My daughter had this great desire to do dubbing for Disney’s TV programs, from English to Spanish. She really never gave up thinking she would find the way to do it.
I always think nothing is imposible, but thought this might be not that easy since she is only 13 years old. Good things come with one’s hard work. That is the lesson she taught me and I know is not the only lesson I will learn from her.
Here is the recording for her casting (in Spanish, and of course worth listening to), and she chose: Reflection, a song that plays in a film named Mulan. The photograph at the very bottom, is she in the studio.
The lyrics really show my daughter’s character. Yes, she got in.
Look at me,
I will never pass for a perfect bride,
or a perfect daughter,
can it be,
I’m not meant to play this part,
Now I see,
that if I were truly to be myself,
I would break my family’s heart
Who is that girl I see,
back at me,
why is my reflection someone I don’t know,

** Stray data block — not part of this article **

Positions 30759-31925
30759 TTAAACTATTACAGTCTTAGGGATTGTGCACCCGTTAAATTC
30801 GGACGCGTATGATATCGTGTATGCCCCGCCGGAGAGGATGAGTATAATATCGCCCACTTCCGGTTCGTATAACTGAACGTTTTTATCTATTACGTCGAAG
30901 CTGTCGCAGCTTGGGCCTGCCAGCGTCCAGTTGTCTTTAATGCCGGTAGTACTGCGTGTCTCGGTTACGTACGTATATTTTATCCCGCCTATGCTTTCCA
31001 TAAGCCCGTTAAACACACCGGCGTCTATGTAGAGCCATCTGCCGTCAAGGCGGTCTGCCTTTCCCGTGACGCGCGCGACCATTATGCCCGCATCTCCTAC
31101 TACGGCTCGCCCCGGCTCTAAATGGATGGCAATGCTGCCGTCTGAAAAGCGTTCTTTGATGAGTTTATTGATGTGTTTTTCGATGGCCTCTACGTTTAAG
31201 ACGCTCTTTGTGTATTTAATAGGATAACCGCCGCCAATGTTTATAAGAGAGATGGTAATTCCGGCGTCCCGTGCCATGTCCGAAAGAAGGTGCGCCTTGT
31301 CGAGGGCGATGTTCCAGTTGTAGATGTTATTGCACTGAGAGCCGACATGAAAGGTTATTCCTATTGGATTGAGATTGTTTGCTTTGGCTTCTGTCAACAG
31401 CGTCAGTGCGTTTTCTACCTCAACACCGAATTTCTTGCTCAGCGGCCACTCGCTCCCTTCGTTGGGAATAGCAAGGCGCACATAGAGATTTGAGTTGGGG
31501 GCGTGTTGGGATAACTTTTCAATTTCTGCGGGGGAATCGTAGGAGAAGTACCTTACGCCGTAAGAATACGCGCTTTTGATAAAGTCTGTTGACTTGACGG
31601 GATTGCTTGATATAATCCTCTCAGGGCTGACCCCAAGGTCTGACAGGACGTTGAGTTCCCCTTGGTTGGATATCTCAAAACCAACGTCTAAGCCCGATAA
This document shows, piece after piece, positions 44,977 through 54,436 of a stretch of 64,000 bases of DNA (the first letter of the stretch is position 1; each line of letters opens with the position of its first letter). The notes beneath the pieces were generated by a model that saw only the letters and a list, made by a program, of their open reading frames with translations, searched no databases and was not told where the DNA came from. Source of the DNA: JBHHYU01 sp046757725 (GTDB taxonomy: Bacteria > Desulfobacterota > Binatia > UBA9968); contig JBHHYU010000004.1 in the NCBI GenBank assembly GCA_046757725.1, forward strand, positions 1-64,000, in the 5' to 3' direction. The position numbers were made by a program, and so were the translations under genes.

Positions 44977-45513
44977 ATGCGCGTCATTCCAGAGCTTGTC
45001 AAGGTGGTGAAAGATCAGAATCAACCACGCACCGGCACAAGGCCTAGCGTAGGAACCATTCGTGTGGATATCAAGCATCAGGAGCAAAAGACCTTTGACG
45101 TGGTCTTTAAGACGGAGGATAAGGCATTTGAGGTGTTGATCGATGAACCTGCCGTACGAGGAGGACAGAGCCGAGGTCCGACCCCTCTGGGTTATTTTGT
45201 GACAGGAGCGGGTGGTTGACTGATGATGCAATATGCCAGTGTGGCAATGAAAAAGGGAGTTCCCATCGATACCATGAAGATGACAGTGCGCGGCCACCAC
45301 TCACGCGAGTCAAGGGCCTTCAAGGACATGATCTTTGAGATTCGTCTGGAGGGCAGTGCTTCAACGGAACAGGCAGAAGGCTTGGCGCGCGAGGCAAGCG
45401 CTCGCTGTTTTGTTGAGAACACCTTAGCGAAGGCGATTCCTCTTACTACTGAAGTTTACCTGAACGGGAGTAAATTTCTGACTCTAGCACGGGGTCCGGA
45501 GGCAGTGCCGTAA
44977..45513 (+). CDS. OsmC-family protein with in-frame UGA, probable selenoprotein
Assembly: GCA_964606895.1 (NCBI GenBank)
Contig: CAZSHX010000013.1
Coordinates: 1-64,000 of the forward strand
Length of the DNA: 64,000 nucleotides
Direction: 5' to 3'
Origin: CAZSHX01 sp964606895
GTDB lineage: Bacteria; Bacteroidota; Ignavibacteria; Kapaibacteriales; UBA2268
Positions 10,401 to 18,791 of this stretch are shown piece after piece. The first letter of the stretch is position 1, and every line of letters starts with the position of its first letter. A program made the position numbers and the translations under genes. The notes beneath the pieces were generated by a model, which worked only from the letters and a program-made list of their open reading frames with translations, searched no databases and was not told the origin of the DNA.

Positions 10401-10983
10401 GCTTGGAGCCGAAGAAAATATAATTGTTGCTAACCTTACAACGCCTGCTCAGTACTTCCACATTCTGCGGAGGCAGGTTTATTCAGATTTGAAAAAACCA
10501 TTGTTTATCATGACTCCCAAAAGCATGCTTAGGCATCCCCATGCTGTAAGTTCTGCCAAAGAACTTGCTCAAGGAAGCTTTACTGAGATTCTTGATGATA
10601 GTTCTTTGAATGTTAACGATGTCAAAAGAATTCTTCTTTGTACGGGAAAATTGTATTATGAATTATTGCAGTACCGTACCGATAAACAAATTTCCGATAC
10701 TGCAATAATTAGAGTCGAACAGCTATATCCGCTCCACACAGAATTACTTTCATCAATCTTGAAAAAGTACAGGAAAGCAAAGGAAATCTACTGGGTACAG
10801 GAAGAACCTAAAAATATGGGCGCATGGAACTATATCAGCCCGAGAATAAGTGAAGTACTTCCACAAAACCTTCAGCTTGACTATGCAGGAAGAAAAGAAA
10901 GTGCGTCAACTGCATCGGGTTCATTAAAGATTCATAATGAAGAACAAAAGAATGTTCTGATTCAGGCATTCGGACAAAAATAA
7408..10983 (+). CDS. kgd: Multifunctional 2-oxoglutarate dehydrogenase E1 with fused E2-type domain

somehow I cannot hide,
who i am,
though i’ve tried,
When will my reflection show,
who I am inside,
when will my reflection show,
who I am inside
Kokopelli, the flute player symbol of abundance, joy and fertility. What a better wish for this time of the year?
This is a stained glass piece I made and it is the final look. It was a challenging one because of the irregular forms on his/her body trying to resemble patches on. also the curves along the whole design. I used a technique called copper foil which virtue is that it is harder to work than using came along the glass.
It is about 70 centimeters high by 37 wide.
Often depicted as a humpbacked flute player, this mythic being has survived in recognizable form from Anasazi times to the present. There is something appealing about Kokopelli which fascinates all kinds of people, even in our modern technological age.
Long-distance trade networks and migrations from Mexico apparently helped spread cultural and religious elements, so that by 1500 A.D. fluteplayer images were also included in the Hohokam, Mogollon, and Fremont cultures, in petroglyphs (rock carving), pictographs (rock painting), kiva murals, ceramics and baskets. Today, Kokopelli is one of the Hopi kachinas, and is in many traditional stories and songs of Native Americans of the desert southwest
(Double click to see a larger image)
Sometimes you have to change your point of view to appreciate a scene.
(You can always double click an image to enlarge)